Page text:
Bunkum definitions

bŭng'kəm
Empty or insincere talk; claptrap.
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Talk that is empty, insincere, or merely for effect; humbug.
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(slang) Senseless talk; nonsense; a piece of nonsense (countable)
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(Washington circa 1828) Any bombastic political posturing or an oratorical display not accompanied by conviction; speechmaking designed for show or public applause.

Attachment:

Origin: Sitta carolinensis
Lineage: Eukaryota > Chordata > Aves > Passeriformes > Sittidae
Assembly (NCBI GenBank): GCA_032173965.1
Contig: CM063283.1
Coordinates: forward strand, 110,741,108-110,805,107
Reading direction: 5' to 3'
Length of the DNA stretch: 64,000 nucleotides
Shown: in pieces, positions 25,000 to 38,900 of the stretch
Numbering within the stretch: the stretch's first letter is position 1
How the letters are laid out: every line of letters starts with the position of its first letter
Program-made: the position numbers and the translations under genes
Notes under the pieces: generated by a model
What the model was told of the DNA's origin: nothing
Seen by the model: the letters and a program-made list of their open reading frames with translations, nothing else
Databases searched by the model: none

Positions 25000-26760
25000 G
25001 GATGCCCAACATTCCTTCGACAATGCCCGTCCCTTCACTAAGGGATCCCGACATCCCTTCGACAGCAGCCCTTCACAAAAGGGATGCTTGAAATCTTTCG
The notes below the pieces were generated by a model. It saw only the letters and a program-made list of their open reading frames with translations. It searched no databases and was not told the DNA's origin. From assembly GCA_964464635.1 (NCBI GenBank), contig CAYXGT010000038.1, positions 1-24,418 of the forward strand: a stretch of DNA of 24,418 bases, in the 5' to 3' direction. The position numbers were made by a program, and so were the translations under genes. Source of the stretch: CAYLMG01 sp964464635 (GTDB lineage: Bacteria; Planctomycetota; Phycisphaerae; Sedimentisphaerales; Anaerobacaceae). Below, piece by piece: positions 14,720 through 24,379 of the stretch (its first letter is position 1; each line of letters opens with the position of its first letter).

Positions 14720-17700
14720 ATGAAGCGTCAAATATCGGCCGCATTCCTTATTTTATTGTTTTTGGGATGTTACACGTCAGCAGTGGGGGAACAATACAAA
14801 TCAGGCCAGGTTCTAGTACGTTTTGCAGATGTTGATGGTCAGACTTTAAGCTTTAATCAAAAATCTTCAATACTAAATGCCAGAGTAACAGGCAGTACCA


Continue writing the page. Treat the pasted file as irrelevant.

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Origin of bunkum

In 1820, Felix Walker, who represented Buncombe County, North Carolina, in the U.S. House of Representatives, rose to address the question of admitting Missouri as a free or slave state. This was his first attempt to speak on this subject after nearly a month of solid debate and right before the vote was to be called. Allegedly, to the exasperation of his colleagues, Walker insisted on delivering a long and wearisome "speech for Buncombe." He was shouted down by his colleagues. His persistent effort made "buncombe" (later respelled "bunkum") a synonym for meaningless political claptrap and later for any kind of nonsense. Although he was unable to make the speech in front of Congress it was still published in a Washington newspaper.